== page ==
What is an Executor?
An Executor is the person appointed under a Will to “administer” the Estate. Administration of an Estate is the legal term describing the role the Executor takes on.
Role of an Executor
When making a Will, it is best you discuss with your proposed Executor/s your intention to appoint them, and obtain their consent to the role – this allows them to consider the responsibilities, and whether they feel able to assume the obligations that will imposed on them. Seeking the Executors’ consent decreases the likelihood that they will renounce the role in the future.
The role and its responsibilities of being an Executor are not to be taken lightly, with Executors assuming strict legal liability for acting in accordance with the law regarding how the Estate should be dealt with. Responsibilities include:
- Obtaining probate of the Will, if required. Probate is legal term describing the procedures a Court takes to declare a Will valid, and confirm the appointment of the Executor;
- Determining the Estate’s assets and then protecting those assets until they are sold or distributed, including ensuring the assets are appropriately insured, and having income-producing assets continue to produce efficiently;
- Calculating debts and and other liabilities (including tax liabilities), and paying those out before distributing the Estate’s assets; and
- Locating and notifying beneficiaries of the gifts they are entitled to, and providing those beneficiaries with an accounting of the Estate, including the Estate’s financial statements.
If an Executor does not properly fulfil their responsibility, even if unintended or through lack of knowledge, then the Executor could find they are personally responsible to make up any loss the Estate may suffer. For example, if the Executor doesn’t properly insure some assets, and those assets are stolen or destroyed, then the Executor may be personally responsible for contributing the value of those assets to the Estate.
Obligations to the Tax Man
One of the last things on the mind of the Executor and the beneficiaries of the Estate may be their obligations under tax law, but it should be thought of, and dealt with, early in the administration of the Estate. Taxation issues to consider include:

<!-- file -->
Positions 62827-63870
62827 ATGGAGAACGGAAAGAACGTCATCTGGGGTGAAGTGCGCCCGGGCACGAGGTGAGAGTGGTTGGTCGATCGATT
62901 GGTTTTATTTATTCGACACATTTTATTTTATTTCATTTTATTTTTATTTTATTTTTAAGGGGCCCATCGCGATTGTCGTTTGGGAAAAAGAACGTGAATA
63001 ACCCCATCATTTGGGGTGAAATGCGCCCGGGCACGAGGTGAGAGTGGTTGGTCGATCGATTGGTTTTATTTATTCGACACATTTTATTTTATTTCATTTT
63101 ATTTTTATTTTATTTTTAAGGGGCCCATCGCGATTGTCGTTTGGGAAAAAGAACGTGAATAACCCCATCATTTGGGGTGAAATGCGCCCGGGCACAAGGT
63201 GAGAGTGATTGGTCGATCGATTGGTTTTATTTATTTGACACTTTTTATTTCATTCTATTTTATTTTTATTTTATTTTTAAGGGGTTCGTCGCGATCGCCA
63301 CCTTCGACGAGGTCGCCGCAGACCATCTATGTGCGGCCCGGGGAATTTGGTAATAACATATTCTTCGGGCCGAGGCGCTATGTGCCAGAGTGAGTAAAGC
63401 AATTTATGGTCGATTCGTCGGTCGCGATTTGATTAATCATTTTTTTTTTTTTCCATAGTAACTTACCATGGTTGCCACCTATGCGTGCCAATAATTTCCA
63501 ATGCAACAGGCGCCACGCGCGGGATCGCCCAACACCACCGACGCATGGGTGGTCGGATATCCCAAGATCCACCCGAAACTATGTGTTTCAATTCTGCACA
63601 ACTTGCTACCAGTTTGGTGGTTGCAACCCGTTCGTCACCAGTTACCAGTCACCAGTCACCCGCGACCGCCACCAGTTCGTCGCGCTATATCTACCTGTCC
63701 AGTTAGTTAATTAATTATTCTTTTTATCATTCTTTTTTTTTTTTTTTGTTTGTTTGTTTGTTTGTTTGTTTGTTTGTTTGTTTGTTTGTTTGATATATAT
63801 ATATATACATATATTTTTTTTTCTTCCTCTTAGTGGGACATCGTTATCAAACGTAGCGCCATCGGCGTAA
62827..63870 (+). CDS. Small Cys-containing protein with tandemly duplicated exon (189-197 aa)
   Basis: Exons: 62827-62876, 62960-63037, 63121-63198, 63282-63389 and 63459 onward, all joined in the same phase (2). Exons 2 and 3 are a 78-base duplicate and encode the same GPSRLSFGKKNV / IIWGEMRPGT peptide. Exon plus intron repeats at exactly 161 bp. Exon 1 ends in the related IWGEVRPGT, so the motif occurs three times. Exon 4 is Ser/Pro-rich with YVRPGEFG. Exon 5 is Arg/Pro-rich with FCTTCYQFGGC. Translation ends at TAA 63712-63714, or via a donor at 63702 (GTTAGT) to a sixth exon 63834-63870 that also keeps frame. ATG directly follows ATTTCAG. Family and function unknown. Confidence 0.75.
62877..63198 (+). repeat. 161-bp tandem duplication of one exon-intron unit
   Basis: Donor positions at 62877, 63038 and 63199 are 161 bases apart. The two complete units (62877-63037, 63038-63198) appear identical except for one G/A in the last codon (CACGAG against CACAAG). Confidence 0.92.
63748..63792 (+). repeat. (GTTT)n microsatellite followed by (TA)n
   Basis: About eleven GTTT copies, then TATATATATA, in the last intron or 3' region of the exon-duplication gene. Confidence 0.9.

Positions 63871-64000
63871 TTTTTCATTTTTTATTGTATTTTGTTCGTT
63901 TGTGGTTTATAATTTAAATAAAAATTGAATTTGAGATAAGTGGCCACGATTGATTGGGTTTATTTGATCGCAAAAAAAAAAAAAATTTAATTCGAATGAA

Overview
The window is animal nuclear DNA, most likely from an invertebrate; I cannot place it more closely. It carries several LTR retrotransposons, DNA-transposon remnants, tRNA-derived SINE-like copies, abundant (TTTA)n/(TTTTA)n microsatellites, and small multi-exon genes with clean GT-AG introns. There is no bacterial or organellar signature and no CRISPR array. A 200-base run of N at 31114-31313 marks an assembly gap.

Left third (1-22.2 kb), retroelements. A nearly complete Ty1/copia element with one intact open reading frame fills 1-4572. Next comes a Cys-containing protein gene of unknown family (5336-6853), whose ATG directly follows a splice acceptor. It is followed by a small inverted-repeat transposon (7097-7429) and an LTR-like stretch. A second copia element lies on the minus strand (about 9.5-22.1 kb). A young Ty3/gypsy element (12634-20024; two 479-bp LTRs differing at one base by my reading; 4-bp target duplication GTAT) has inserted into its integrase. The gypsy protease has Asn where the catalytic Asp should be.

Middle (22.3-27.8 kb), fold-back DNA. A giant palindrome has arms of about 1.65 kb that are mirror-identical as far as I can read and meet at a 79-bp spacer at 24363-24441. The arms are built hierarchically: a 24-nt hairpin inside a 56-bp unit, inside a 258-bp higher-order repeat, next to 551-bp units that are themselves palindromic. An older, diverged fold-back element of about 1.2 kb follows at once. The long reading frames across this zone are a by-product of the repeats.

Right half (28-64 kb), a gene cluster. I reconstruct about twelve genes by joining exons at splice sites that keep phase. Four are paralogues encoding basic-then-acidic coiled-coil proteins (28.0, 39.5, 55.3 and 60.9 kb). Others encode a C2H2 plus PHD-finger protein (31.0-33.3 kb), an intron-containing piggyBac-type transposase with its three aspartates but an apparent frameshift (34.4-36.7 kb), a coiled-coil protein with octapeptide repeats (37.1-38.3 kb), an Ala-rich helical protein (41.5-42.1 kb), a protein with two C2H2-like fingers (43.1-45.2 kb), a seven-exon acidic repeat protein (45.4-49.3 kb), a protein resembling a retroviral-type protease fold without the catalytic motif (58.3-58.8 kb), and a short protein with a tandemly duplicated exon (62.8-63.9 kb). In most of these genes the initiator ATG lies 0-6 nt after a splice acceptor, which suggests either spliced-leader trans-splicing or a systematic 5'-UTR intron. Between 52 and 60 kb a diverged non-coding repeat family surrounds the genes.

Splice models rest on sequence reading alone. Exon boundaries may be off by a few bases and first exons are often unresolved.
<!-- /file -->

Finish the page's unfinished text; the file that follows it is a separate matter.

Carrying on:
- Does the Estate need to lodge a (final) tax return (or several years tax returns) for the Estate?;
- Unpaid wages and associated entitlements that were owed to you before you died;
- Capital gains tax liabilities for assets you may have sold before you died, or that the Executor sells;
- Income the Estate may receive after the death;
- Tax credits/refunds and prior tax liabilities; and
- If you were involved in business prior to death, depending on the legal structure you used (sole trader, partnership, companies or trusts), that business may form part of the Estate, including the need for its continuing management.
Renouncing being an Executor
A person can renounce (turn down) the role of Executor. A well drafted Will should include options for this eventuality. Alternatively, the Court will appoint a government officer (for example, the State’s Public Trustee) to administer the Estate. That government-appointed officer will charge the Estate a fee for their administration.
If an Executor does wish to renounce the role, they should do so before taking any actions regarding the management of the Estate – once they become involved in the management of the Estate they will be liable for that, and it may be more difficult to renounce the role.